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William Godwin: his Friends and Contemporaries
Ch. VI. 1804-1806
Elizabeth Inchbald to William Godwin, [June? 1805]

Contents Vol. I
Ch. I. 1756-1785
Ch. II. 1785-1788
Ch. III. 1788-1792
Ch. IV. 1793
Ch. V. 1783-1794
Ch. VI. 1794-1796
Ch. VII. 1759-1791
Ch. VII. 1791-1796
Ch. IX. 1797
Ch. X. 1797
Ch. XI. 1798
Ch. XII. 1799
Ch. XIII. 1800
Contents Vol. II
Ch. I. 1800
Ch. II. 1800
Ch. III. 1800
Ch. IV. 1801-1803
Ch. V. 1802-1803
Ch. VI. 1804-1806
Ch. VII. 1806-1811
Ch. VIII. 1811-1814
Ch. IX. 1812-1819
Ch. X. 1819-1824
Ch. XI. 1824-1832
Ch. XII. 1832-1836
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“. . . I am glad you are going to see my play again. . . .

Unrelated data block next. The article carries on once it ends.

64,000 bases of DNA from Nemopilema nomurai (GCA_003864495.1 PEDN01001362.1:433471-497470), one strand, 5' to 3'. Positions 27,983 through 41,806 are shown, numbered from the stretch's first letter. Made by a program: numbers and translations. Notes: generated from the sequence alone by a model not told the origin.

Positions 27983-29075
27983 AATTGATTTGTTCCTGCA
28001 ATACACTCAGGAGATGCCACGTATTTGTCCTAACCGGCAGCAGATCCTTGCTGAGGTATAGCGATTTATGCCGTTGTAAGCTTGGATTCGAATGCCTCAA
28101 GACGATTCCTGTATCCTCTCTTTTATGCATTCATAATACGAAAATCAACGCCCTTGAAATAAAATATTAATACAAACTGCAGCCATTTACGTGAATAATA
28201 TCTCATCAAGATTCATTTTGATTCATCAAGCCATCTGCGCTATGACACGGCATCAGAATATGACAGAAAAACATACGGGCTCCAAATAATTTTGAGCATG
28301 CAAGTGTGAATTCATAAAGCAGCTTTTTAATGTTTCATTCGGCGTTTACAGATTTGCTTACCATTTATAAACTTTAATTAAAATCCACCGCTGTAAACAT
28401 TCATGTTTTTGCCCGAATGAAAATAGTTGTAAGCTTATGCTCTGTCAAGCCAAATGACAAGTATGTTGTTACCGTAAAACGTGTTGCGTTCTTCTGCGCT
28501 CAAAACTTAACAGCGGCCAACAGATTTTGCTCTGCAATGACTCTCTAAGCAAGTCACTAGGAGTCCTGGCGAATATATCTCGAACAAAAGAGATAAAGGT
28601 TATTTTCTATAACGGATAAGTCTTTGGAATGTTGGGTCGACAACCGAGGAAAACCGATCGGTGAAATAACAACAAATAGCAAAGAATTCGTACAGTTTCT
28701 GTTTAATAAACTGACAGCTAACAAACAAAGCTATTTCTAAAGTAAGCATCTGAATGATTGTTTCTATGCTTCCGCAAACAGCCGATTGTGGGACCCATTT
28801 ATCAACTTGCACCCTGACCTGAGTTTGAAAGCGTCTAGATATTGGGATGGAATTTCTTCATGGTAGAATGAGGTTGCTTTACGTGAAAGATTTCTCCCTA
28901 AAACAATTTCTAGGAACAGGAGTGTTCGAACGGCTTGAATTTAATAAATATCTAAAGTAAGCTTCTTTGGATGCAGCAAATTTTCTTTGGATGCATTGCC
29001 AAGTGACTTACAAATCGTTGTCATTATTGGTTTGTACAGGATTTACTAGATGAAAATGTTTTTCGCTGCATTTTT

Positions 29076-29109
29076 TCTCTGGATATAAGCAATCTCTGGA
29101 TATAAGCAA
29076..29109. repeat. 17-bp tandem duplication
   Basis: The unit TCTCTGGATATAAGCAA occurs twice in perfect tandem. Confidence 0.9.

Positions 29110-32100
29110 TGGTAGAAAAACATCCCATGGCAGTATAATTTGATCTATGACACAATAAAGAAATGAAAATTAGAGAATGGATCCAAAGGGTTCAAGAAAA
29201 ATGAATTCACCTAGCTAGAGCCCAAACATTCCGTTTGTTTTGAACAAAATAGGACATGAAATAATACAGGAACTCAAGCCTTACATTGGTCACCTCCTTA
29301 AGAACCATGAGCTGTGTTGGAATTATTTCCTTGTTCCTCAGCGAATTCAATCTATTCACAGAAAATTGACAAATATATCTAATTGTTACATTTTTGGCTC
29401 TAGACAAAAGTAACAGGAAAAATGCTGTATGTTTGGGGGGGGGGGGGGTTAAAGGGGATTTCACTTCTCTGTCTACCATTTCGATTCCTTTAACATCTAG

“I am more proud to hear of Kemble’s praise in his character than of any other part of the play, because my whole aim was directed to represent him as a Lover, though I knew at the same time that it was not in his power to make love. So I left him to act, and not to speak the passion.

“Finely as he plays, he has hurt the part by his spruce manner of dressing. I wanted him to be clean, but not nice. To be somewhat rugged in appearance as well as in manners, to prove his fondness of books in his neglect of dress. The power of Love on such an object had been doubly comic, but when I saw how neat and smart he looked, I feared every effort for which I had laboured would be lost. . . .